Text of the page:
Territory Stories

Debates Day 1 - Tuesday 23 May 1995

Details:

Title

Debates Day 1 - Tuesday 23 May 1995

Other title

Parliamentary Record 11

Collection

Debates for 7th Assembly 1994 - 1997; ParliamentNT; Parliamentary Record; 7th Assembly 1994 - 1997

Date

1995-05-23

Notes

Made available by the Legislative Assembly of the Northern Territory

Language

English

Subject

Debates

Publisher name

Legislative Assembly of the Northern Territory

Place of publication

Darwin

File type

application/pdf

Use

Attribution International 4.0 (CC BY 4.0)

Copyright owner

Legislative Assembly of the Northern Territory

License

https://creativecommons.org/licenses/by/4.0/

Parent handle

https://hdl.handle.net/10070/281694

Citation address

https://hdl.handle.net/10070/413979

Page content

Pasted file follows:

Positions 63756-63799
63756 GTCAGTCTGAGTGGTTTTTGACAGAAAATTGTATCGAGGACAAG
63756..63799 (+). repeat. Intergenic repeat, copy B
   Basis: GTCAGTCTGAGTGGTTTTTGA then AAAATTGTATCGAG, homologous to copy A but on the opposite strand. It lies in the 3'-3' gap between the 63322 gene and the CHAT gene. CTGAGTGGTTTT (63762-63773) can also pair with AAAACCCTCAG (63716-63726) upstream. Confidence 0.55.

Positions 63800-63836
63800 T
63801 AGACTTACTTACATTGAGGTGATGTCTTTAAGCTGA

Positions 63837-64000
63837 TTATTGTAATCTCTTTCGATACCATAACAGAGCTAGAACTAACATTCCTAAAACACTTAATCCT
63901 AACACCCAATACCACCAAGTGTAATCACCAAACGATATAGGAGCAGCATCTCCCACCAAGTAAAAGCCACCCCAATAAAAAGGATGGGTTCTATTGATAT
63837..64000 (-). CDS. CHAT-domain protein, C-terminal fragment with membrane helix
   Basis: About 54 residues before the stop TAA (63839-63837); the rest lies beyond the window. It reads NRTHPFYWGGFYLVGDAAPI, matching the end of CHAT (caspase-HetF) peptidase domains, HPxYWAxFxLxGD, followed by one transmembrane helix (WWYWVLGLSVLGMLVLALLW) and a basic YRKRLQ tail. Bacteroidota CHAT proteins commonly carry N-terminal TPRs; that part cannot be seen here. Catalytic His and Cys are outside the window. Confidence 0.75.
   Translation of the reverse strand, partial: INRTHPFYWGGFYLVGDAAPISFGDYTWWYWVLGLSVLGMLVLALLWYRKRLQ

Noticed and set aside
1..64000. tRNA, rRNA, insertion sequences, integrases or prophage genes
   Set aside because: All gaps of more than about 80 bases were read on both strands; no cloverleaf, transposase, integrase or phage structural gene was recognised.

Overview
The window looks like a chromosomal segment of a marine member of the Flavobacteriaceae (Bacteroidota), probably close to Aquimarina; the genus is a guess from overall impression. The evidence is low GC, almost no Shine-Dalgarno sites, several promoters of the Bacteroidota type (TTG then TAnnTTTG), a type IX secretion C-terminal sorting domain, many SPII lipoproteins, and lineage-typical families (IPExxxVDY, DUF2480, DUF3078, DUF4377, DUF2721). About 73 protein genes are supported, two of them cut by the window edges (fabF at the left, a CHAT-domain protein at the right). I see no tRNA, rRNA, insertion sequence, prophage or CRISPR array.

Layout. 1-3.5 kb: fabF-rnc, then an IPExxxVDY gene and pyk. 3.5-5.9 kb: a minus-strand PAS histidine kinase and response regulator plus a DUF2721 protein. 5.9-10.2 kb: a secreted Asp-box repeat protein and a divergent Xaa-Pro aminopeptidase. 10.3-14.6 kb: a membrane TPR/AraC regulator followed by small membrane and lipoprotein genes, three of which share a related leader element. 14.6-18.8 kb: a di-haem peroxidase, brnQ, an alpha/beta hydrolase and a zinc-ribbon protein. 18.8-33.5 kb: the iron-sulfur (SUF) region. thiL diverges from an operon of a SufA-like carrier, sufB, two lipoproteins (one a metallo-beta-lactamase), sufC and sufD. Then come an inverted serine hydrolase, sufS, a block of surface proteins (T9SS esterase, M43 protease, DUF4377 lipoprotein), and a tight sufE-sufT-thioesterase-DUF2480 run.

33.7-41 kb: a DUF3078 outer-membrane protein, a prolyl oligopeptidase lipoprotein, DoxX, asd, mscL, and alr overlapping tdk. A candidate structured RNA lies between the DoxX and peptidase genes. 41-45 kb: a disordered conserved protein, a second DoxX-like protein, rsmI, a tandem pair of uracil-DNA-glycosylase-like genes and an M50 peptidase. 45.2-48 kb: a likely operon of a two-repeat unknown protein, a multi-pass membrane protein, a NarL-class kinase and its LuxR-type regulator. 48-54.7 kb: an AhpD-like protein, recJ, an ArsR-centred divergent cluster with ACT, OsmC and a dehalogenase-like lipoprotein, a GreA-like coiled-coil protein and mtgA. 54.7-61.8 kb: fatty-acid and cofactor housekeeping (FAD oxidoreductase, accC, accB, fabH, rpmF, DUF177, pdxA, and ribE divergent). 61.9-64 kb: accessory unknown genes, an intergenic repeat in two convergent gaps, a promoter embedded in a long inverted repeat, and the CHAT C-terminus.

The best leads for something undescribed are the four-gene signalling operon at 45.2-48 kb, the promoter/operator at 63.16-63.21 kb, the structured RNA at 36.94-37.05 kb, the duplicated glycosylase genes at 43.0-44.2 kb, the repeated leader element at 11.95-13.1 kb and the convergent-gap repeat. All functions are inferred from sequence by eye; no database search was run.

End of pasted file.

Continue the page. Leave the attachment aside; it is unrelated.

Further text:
DEBATES - Tuesday 23 May 1995 The $139 000 decrease in juvenile detention funding reflects changes to this division following consistently low numbers of juveniles in custody since the Don Dale Juvenile Detention Centre opened in 1991. A review of juvenile detention centres was undertaken by my department earlier this year which has resulted in the rationalisation of the staffing capacity of the Don Dale Juvenile Detention Centre and the Wildman River Wilderness Work Camp. The Wildman River Wilderness Work Camp will now operate as a program of the Don Dale Juvenile Detention Centre, and there will be 3 less staff between the 2 facilities. These arrangements will allow the government to maintain high quality juvenile corrections programs at 2 separate facilities, even though the total number of detainees, including those on remand, has rarely exceeded 25 over the past 2 years. Although the number of juveniles sentenced to detention from around central Australia is small, in actual fact the number arrested and held temporarily by the police is much higher. Arrangements are in place for juveniles to be bailed through the Juvenile Offender Placement Program wherever possible. This issue has been addressed through a variety of local initiatives. As a long-term measure, a temporary specialist juvenile holding facility has been incorporated into the construction program for the new Alice Springs Prison. There has been a small reduction in the budget of the Community Based Corrections Activity. This is in recognition of savings which continue to accrue in this area of activity following a review in 1994. The increase in the Corporate Management Program budget results from higher grants to the department to undertake particular services. Funds in the Corporate Management Program for Ending Offending programs for prisoners with alcohol problems have increased to $90 000, whilst Aboriginal employment program funds have increased to $168 000 The most significant event for my department in 1995-96 will almost certainly be the commissioning of the new Alice Springs Prison later this year. Some $5.9m has been provided on the capital works program for 1995-96 to complete construction works on this $27m project. The prison will be able initially to house 220 prisoners, with the capacity to hold twice this number through double-bunking, in conditions that comply with all relative recommendations of the Royal Commission into Aboriginal Deaths in Custody. Construction of the prison has boosted the Alice Springs economy with contracts to local companies expected to total more than $20m by the time it is completed. Up to 200 people have been employed on the site during construction. The new prison will be commissioned over a one-month period during which the old Alice Springs jail will continue to operate. There will be few prisoners in the new prison at first, with the intention of ironing out any bugs in the system before the prison is fully occupied. Up to 30 minimum security prisoners are housed already in the completed minimum security cottages which adjoin the new prison. These prisoners provide a working group to undertake self-help work on the site, including landscaping. The design capacity of Darwin Prison has been increased from 175 to 215 prisoners with the construction of a purpose-built 10-cell reception unit and the conversion of an industries area into a 30-bed minimum security unit. The minimum security facility was built entirely by way of self-help and prison labour at the remarkable cost of just $9000. A number of minor works will be undertaken at Darwin Prison in 1995-96 which will continue to improve facilities and services at the prison. These include: completing the relocation of the control room which will combine visual surveillance with management functions and improved staffing 3543


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